Posts Tagged ‘robust’

Resilience engineering (RE) supports personal success, adaptation, and growth. Remember the definition of resilience?

Resilient: A system is resilient when it can adapt to internal and external challenges by changing its method of operations while continuing to function. While elements of the original system are present there is a fundamental shift in core activities that reflects adapting to the new environment.

This applies to personal life quite well. The question is, “How?” How can this be, especially when a lot of what’s been presented in this series has to do with accident models? The answer lies in where RE places its focus – it is actually on success. RE is about looking at the socio-technical complex and determining how success is sustainable. To do that there is a need to pay close attention to failures. Consequently, the accident models are “out front,” so to speak.

Okay, that sounds fine but what about the fact one has a busy life and working on changing oneself while getting other things done seems a bit too much? Also, isn’t this for presidents, CEOs, and prime ministers? It is for all of us.

Mythology is filled with stories about the threat of falling apart if the hero continues striving to move forward dealing with obstacles seemingly impossible to conquer. There is the threat of losing it all because life is complex and complexity can let failure emerge just as much as success. The way to increase the odds of success is to be resilient and change with the dancing terrain.

Carl Jung was a big believer in this. According to Jung we each need to be our own hero or heroine. He felt the job or station we have in life had a primary purpose of helping us discover who we really are. The job itself is a vehicle rather than an end in itself.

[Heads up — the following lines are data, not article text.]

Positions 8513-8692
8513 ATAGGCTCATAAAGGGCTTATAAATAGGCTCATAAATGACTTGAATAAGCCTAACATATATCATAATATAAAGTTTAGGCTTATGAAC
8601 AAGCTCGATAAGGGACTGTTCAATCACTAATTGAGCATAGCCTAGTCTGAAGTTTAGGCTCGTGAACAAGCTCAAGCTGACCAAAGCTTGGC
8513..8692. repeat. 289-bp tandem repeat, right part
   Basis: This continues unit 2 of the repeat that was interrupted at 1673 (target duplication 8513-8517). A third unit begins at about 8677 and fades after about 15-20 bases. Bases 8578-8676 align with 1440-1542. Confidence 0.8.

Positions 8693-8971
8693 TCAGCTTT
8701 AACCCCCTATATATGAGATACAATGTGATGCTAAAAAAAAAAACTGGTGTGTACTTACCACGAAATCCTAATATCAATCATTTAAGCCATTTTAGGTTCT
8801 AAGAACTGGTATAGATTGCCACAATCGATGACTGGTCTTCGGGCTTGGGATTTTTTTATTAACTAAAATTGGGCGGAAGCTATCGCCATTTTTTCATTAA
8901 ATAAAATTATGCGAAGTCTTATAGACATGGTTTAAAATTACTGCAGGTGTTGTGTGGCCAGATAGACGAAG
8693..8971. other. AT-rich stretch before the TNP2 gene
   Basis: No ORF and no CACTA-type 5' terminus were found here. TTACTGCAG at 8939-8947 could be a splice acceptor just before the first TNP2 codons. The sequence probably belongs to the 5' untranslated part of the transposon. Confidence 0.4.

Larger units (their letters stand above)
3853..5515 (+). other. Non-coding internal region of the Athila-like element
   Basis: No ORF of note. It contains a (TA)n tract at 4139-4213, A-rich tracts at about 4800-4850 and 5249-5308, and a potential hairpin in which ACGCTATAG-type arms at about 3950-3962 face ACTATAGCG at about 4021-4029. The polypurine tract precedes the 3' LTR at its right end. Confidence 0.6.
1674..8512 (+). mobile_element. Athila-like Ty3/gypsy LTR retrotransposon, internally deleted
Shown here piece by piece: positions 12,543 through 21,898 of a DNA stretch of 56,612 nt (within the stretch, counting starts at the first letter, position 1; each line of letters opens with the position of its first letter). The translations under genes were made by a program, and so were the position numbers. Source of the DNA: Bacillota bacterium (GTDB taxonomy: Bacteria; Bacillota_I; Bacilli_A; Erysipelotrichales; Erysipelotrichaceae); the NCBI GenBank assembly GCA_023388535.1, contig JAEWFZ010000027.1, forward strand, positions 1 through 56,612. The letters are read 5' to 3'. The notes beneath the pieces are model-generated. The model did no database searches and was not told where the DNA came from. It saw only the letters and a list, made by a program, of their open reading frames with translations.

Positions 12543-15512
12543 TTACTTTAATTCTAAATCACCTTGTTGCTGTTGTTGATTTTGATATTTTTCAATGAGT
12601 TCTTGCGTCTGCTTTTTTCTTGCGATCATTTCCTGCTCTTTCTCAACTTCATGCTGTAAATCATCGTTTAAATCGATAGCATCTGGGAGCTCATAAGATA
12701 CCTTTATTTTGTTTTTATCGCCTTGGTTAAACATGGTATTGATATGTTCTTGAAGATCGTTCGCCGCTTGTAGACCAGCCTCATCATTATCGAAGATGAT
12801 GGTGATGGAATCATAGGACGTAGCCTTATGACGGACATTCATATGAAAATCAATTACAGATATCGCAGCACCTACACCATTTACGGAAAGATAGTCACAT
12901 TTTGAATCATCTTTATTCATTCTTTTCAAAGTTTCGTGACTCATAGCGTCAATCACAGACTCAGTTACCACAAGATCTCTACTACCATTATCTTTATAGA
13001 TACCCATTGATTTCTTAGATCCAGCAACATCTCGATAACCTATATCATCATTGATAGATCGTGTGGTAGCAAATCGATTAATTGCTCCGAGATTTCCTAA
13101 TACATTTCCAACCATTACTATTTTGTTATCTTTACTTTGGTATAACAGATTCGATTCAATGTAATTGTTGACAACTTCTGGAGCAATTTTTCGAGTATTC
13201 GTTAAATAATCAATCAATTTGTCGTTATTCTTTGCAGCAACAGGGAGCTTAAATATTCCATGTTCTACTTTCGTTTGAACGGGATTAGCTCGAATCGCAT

So what does this have to do with resilience? Look at it this way, think of robustness. In the previous blog Rupert Murdoch’s mistake had to do with robustness. Remember that definition?

Robust: A system is robust when it can continue functioning in the presence of internal and external challenges without fundamental changes to the original system.

He put his goals first and lost sight of what was happening. He just keeps on doing what has always worked in the past and continually tries to amplify it.

There’s a saying in Buddhism:

Paying attention and living by habits are mutually exclusive.

Paying attention is resilient. Living by habits is robust.

What does this all come down to? Is there a difficult person who has the power to influence your life? Do you feel they distract you from your work? Jung would say deciding how to take ownership of your situation and respond to that person comes first. The desire to have your job go the way it always did is the distraction. That difficult person is a wake up call asking what principles are important and what is the best way to use them.

Behaving this way shows others you are working from an inner force that is self-directing. You have a plan and are sticking to it. People see something they want for themselves and will allow you to influence them. This is power.

Thus, the paradox is by taking care of oneself and maintaining commitment to something bigger even while things are in flux the leader emerges.

Be resilient!

Resilience Engineering #8: Rupert Murdoch’s Folly

by Gary Monti on August 2, 2011

Rupert Murdoch and the News Corporation’s latest problems provide ample opportunity to show both what happens when resilience engineering is ignored and how important it is for success in business and project management. It also provides an opportunity to point out the shortcomings of the domino and barrier models, both of which were described in previous blogs.

If you haven’t heard, the issue is illegal hacking of cell phones of crime victims to gain inside information and “scoop” the other tabloids thereby keeping their tabloid, “News of the World (NoW),” circulation at the top of the heap in the British market and continue to maintain substantial influence in British politics. During a Parliament committee hearing both Rupert and his son, James, said they were shocked, appalled and surprised to find out that phone hacking and other illegal activities were endemic in their tabloid.

Mr. Murdoch said it was the humblest day of his life. He apologized for everything but took responsibility for nothing. He stated, “I feel people I trusted – I don’t know who, on what level – have let me down, and I think they have behaved disgracefully, and it’s for them to pay.”